By Martin Kidston/Missoula Current
Mention entrepreneurship and tech-related startups and more often than not, Silicon Valley comes to mind. But a new national study could change that.
A report released this month by the Montana High Tech Business Alliance found that Missoula and Bozeman enjoy some of the highest levels of entrepreneurship in the country.
That includes small startup operations and companies with high growth potential, as well as spinoff activities. Add it all up and the findings suggest that entrepreneurs can succeed in smaller metros and rural areas of the country.
“Montana’s recent startup boom shows that disruptive technology is bringing high-paying jobs to rural communities,” said Christina Henderson, executive director of the Montana High Tech Business Alliance. “It’s possible – even common – for entrepreneurs to build global businesses in very small towns.”
Among the 394 areas looked at by the study, Missoula ranked 9th and Bozeman 12th in their startup rate. The number of high-growth firms in Bozeman ranked higher than Denver, and it was nearly comparable to Washington, D.C., according to the report.
The study also found that Montana’s strong network of support has helped boost entrepreneurial activity. That includes the likes of Blackstone LaunchPad, the Montana Code School and 1 Million Cups, where entrepreneurs seek advice from other founders.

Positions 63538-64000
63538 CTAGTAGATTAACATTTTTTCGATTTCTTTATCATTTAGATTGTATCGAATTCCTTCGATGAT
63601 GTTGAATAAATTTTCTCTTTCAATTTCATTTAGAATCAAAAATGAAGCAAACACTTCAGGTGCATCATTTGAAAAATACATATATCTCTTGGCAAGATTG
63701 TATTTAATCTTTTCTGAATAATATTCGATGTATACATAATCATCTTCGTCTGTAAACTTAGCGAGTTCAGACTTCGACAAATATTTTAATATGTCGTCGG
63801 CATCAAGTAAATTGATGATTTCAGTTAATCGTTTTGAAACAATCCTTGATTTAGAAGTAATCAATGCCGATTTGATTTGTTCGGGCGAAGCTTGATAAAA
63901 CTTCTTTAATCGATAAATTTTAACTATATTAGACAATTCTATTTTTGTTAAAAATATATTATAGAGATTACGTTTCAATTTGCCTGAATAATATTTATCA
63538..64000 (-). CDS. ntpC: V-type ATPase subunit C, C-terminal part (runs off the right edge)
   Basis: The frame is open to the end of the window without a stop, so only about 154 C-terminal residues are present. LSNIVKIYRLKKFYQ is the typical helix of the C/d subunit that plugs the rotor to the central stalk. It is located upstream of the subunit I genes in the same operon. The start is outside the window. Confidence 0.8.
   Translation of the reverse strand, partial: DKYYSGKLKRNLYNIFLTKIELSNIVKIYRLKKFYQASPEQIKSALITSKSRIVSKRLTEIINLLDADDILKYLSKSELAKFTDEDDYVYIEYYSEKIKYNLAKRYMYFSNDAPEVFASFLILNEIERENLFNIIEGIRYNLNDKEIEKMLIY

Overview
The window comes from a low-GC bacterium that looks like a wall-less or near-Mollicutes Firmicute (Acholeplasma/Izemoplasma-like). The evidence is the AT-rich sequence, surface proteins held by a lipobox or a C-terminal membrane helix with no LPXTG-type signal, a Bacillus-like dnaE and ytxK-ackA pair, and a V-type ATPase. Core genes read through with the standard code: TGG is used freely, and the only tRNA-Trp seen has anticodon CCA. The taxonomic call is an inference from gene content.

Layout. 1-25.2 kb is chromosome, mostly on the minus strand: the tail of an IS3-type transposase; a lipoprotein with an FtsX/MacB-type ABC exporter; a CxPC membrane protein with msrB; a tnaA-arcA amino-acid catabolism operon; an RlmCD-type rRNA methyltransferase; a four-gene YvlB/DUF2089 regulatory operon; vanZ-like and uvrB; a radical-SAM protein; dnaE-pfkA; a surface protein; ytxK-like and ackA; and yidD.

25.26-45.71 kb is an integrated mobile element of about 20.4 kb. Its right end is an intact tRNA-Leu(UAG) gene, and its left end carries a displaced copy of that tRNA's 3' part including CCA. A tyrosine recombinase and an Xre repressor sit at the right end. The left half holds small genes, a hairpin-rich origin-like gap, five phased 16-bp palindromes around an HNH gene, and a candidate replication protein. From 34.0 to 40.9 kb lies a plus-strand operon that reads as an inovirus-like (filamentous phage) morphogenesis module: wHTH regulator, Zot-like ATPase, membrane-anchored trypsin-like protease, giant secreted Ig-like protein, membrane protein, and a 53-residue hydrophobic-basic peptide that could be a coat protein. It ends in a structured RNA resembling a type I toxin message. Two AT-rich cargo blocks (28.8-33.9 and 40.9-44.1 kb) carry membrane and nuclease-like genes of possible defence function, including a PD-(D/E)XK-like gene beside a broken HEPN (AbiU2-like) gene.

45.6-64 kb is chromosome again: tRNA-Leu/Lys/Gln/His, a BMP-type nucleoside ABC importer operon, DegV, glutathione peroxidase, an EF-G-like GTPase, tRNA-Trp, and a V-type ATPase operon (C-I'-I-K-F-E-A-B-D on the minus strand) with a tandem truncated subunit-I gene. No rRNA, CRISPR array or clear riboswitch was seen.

“Montana’s entrepreneurs repeatedly speak about their commitment to community and their sense of place,” said Paul Gladen, director of Blackstone LaunchPad at the University of Montana. “This creates a highly collaborative and mutually supportive environment for entrepreneurs to grow and succeed.”
Montana’s high-tech economy generated more than $1 billion in revenue in 2016 and grew seven times faster than the statewide economy, a separate University of Montana study found.
According to that report, more than 14,000 people were employed at more than 2,300 high-tech businesses across the state. The bulk of those jobs were located in Missoula and Bozeman. Statewide, the average pay in the high-tech sector was $66,622 a year, up 2.3 percent from the prior year.
The Kauffman Index also has ranked Montana No. 1 for startup activity for four straight years.
“The talent being harnessed here from Bozeman to Missoula, to our rural communities, has made Montana a leader in startups and job creation,” said Greg Gianforte, founder of RightNow Technologies. “It’s proof that there’s no better place to build a business and enjoy our incredible way of life.”
The state’s quality of life and access to technology isn’t overlooked by other entrepreneurs, including Tom Stergous, the general manager of Advanced Technology Group’s office in Missoula.
ATG, like other Missoula startups, has forged a close working relationship with the University of Montana, relying on the flagship university to recruit skilled workers.
“The high-quality workforce plays a major role in the growth of our state’s technology sector,” Stergous said. “For ATG, this means a close partnership with UM, where ATG recruits graduates and alumni who have the opportunity to do world-class consulting work in Montana and still find time to go rafting and skiing on weekends.”